Writing Technical Reports#

In this chapter, you’ll find guidance on writing technical reports. It is mildly opinionated about what technical reports are and should be: the idea is to give you an easy to follow recipe that will produce a pretty strong technical report. As ever with writing, and especially with an output format that is so heterogeneous, there may be good reasons to take a different approach to the one outlined below.

This chapter has benefitted from The Institution of Engineering and Technology’s guide on Technical Report Writing as well as numerous other sources.

Technical reports are fundamentally different to research papers (covered in Writing Papers) or research blog posts (covered in Research Blog Posts). In a research blog post or a research paper, the analytical finding (and the narrative around it) is the star of the show; in a technical report, processes and methods are the stars, even though findings may be included. Technical reports are about documenting, well, technical details. They should have enough detail for the reader to understand and perhaps even reproduce the methods under discussion (or know where to start with it).

Another way that technical reports may differ from a research paper is that they can contain the less exciting bits of methodology and process that shouldn’t make it into a paper. This can very much include dead ends, and, in fact, technical reports are as important for what they say about what doesn’t work as what they say about what does.

Tips for Writing Technical Reports#

Zinsser [2006] and White and Strunk [1972] are two excellent general resources on writing. Perhaps the first and most important tip is to read one or both of these and take on board their lessons.

Let’s go through some tips that are more specific to technical reports:

  • Keep the report as short and as concise as possible (while conveying the relevant information). A technical report is not an excuse to waffle and anyone reading it will only be too grateful if they can extract the information without having too wade through too many words.

  • Organise and signpost the report for the convenience of the reader. That means hyperlinks, decimal numbered sections (for example “1.2.1 Methods”) with clear titles, figure captions, and a structure that follows a logical order. See the next section for a suggested structure.

  • Include references so that further information is easy to find.

  • Put charts, tables, and diagrams next to the point in the text where they are first mentioned. If you refer back to them, use a reference, preferably with a hyperlink.

  • Use vector graphics for pretty much all figures except for photographs. In practice, this means using svg or pdf figures over ones in jpg or png file types. Most visualisation packages will export to multiple file formats, including svg. Later in the chapter, you’ll see how to automate the inclusion of svg charts in a wide range of document formats (yes, even Microsoft Word).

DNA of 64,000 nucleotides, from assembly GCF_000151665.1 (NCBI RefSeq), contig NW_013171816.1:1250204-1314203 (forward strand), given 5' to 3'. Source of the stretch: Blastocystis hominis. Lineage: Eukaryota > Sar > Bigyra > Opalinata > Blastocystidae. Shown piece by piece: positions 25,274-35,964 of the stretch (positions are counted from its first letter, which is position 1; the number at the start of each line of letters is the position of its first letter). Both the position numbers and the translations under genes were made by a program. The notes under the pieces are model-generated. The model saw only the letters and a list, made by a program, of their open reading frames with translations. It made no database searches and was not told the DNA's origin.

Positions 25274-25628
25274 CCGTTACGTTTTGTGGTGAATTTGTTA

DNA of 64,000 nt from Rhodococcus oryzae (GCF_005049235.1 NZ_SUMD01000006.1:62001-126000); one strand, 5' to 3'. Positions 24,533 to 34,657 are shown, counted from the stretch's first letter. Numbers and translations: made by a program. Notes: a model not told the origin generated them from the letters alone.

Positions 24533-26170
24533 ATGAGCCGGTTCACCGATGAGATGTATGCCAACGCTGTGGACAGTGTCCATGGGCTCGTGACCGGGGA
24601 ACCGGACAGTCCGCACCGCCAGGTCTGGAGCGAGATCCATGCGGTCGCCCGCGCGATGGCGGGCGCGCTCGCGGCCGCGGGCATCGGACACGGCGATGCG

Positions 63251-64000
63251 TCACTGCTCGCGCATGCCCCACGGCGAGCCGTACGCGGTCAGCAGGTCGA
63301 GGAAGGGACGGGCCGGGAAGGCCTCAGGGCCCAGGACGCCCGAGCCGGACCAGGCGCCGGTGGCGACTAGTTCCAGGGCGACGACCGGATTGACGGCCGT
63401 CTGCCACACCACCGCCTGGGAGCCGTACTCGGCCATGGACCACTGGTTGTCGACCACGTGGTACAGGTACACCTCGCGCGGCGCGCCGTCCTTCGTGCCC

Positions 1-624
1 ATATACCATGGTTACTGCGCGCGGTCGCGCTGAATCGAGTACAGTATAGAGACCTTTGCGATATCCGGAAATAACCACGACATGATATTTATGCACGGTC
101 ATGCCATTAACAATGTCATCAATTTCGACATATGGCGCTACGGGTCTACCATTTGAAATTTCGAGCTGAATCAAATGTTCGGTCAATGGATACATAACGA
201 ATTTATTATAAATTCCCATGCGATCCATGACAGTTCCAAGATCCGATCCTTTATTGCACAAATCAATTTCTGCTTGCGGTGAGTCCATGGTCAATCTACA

• What output format you need to use (docx, markdown, HTML, PDF) will depend strongly on your particular context.

  • Put the reader first. Do not digress into details that are not relevant to achieving a similar technical outcome. Likewise, although you can include more detail than you would in a paper, you needn’t give the comprehensive history of you have arrived at your knowledge, just the knowledge itself.

  • Signpost other outputs related to the same project, and do it early. If there’s an accompanying code repository, paper, dataset, or software package, the introduction is probably the place to mention them (you can always give more detail on those additional outputs later in the report if needed).

Structuring a Technical Report#

This is only a suggested structure, and even then only at a high level of detail. To ensure the reader gets sufficient signposting and can quickly and efficiently navigate your technical report, you will probably need to have multiple numbered sub-sections within the sections suggested below.

  • Title: hopefully this is self evident but if you’re putting multiple outputs in one place (eg on the same landing page of a website), you may wish to warn visitors to your site that this is a technical report by putting ‘Technical Report’ in the title.

  • Executive Summary: An as-short-as-possible few paragraphs on what, why, who, how, when, outcomes, and where to find further assets (code, data). Having read this, and only this, a reader should have a complete picture of what’s in the rest of the technical report. An executive summary can be longer than an abstract would be for a paper, but the shorter you can make it while conveying the necessary information, the better.

  • Background or Context: Cover the context of the work, as briefly as possible. Can have, at most, a couple of paragraphs on prior art (don’t bother with a full literature review). If you need to give details on how the report was commissioned that goes beyond what is in the Executive Summary, this is the place.